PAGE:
Bryan Caplan  

Immigrants and Everest

Highs and Lows of the Republic... Incentives Matter for Politici...
Immigrants use less welfare than natives, holding income constant.  Immigrants are far less likely to be in jail than natives, holding high school graduation constant.*  On the surface, these seem like striking results.  But I've heard a couple of smart people demur with an old statistics joke: "Controlling for barometric pressure, Mount Everest has the same altitude as the Dead Sea."  Sometimes controls conceal the truth rather than laying it bare.

Who's right?  Does adjusted quality matter?  Or is it just a bait-and-switch?

It all depends on what your audience takes for granted.  If listeners falsely assume immigrants are just as welfare-dependent and criminally-inclined as comparable natives, the adjusted results provide new and valuable information.  If reasonable, they may not become pro-immigrant, but at least they should become less anti-immigrant. 

This point is even stronger, of course, if listeners falsely assume immigrants are more welfare-dependent and criminally-inclined than comparable natives.  As far as I can tell, 90% of native-born Americans angrily believe both negative generalizations.  If they would scrupulously face facts - adjusted facts - much of their anger and desire to "do something about immigrants" would dissolve.

Pointing out that immigrants are better than comparable natives is directly analogous to, say, pointing out that the much-maligned Ford Pinto was not unsafe for a compact car.  In both cases, false beliefs lead to foolish actions - scapegoating immigrants and Pintos when they're at least as good as comparable natives and comparable cars. 

* There is also good evidence that immigrants commit less crime, making no statistical adjustments at all.  But that's a separate point.

COMMENTS (15 to date)
mico writes:

Huh? People don't oppose immigration because they think immigrant underclass are worse than native underclass, but because immigration is rapidly expanding the total size of the underclass. And it seems you are saying that the facts support that view.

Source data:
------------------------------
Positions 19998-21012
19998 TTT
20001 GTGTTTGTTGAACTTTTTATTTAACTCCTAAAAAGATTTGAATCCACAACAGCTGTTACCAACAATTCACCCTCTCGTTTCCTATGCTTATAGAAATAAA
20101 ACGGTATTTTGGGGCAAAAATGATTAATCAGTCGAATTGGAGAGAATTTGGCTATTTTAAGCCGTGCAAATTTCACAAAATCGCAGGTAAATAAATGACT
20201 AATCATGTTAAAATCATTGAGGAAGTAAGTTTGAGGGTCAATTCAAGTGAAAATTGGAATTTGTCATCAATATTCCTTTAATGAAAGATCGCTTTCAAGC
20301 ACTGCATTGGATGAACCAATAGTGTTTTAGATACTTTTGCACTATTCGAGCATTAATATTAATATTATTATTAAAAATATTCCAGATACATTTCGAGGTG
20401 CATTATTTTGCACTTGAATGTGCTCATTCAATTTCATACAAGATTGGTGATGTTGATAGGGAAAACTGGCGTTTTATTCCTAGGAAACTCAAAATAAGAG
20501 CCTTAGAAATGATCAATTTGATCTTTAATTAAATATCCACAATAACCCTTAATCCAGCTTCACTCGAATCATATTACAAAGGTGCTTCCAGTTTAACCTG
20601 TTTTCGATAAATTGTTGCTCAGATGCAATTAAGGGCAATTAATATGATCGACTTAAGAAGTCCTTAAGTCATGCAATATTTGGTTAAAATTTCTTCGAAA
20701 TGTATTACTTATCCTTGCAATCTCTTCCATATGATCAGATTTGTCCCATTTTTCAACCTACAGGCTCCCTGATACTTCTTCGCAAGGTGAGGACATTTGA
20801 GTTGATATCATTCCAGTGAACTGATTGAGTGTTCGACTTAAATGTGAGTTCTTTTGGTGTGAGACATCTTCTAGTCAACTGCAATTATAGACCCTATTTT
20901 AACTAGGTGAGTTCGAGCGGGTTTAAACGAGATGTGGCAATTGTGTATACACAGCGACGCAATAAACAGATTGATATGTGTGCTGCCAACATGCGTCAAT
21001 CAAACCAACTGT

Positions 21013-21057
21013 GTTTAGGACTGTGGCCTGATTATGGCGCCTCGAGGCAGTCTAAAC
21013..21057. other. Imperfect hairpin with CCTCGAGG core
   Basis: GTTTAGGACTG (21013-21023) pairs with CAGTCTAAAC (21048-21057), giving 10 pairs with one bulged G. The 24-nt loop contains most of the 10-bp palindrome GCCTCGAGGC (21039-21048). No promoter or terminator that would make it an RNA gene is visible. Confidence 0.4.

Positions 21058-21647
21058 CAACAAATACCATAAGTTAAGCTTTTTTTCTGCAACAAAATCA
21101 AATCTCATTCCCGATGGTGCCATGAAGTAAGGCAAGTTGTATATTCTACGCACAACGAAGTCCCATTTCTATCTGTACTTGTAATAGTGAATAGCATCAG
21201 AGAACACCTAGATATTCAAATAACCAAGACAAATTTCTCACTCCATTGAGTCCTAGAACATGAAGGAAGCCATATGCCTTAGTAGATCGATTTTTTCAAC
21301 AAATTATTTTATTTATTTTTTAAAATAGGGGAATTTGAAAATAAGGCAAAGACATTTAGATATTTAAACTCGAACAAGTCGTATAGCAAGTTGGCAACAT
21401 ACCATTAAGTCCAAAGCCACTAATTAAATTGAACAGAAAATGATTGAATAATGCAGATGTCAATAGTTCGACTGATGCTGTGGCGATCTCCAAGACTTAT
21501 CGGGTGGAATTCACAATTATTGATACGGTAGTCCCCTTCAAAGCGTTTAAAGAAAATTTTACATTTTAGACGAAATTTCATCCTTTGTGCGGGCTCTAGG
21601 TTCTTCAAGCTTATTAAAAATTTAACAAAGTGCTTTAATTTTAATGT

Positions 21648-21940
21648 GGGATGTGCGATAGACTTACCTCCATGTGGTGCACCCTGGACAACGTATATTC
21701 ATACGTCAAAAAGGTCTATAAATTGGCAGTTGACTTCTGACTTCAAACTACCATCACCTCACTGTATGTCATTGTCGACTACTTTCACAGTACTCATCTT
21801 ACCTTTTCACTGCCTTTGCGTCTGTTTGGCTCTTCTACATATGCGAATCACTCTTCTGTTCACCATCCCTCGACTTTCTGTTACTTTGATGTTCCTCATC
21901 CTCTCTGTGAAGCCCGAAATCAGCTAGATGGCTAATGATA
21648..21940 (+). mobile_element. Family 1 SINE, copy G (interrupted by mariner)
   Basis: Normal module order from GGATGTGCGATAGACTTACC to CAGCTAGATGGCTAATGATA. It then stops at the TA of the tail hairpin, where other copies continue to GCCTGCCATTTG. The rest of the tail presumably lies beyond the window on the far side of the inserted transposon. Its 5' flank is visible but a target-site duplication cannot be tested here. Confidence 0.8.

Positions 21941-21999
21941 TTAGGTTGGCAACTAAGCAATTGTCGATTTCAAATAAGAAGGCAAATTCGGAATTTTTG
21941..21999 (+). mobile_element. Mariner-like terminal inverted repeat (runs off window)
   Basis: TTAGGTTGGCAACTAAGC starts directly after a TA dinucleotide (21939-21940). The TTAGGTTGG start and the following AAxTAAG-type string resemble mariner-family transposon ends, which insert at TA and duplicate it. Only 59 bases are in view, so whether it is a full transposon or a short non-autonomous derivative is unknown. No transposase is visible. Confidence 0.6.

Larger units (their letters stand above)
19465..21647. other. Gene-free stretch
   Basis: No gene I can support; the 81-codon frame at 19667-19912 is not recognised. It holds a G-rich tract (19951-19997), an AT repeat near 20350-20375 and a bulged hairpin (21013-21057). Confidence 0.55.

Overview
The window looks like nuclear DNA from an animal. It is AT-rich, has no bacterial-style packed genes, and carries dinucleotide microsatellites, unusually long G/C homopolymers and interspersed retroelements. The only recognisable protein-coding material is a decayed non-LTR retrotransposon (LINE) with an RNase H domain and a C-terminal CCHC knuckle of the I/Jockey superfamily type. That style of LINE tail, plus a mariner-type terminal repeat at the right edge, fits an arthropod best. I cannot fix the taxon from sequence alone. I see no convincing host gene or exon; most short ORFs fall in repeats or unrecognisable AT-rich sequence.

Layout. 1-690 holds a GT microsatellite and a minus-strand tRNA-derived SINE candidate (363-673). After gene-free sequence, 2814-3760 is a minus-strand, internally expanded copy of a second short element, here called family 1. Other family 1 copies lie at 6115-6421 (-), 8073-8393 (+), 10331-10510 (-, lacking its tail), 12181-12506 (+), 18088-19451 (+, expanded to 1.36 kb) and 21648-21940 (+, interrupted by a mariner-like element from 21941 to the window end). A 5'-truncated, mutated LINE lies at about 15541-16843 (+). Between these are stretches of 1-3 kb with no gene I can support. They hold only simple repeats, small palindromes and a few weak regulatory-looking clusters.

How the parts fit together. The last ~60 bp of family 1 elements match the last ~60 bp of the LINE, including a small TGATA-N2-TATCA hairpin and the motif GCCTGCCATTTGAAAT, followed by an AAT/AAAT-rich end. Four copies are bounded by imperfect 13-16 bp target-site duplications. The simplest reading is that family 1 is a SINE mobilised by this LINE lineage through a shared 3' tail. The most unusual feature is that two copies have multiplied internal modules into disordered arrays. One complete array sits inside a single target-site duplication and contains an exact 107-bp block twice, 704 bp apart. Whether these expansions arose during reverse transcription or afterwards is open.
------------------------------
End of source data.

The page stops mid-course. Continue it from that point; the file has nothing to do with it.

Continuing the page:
Dangerman writes:

There's also a difference between "immigrants" and "*these* immigrants."

Duncan Earley writes:

I think I agree with mico here... Maybe you are undermining your goal.

Saying "Immigrants are far less likely to be in jail than natives, holding high school graduation constant." may be true, but if most immigrants don't graduate high school then that negates this.

Thomas writes:

What's relevant isn't the rate at which immigrants use welfare, relative to natives, but the ratio W/T, where W = welfare received in dollars and T = taxes paid in dollars. If W/T is greater for immigrants than for natives, then immigrants add to the net welfare bill. And holding things constant is irrelevant. As for immigrants and crime, see this:

Emily writes:

"Comparable" is doing a lot of work here. It's not obvious to me that conditioning on high school graduation is the appropriate thing to adjust for, even if we are going to adjust for something. Why that and not age or sex? Why not AFQT scores? Also, "better" than comparable natives? For the jail measure, sure. But if you're eligible for welfare, I don't think it makes you "worse" to utilize it. And even if you think it does, at least some of the difference in this outcome is an eligibility issue, isn't it?

Thomas B writes:

So, can we agree that anyone who pays more than $X in taxes can now be relieved of all the immigration law run-around, and be allowed to just get on with it?

That would allow us to focus immigration resources on immigrants who are likely to become a burden.

Because right now, opposition to potential-burden-immigrants has resulted in immigration policies that keep out all the skilled foreigners who would be taxpayers, while the potential-burden-immigrants just sneak in anyway.

mico writes:

Bryan's case for immigration rests entirely on ignoring all the political externalities of immigration, but he doesn't attach his case for immigration to any explicit argument against those political externalities.

(yes, I know he argues against them elsewhere, but doesn't make his support for leftist open immigration conditional on them being ended)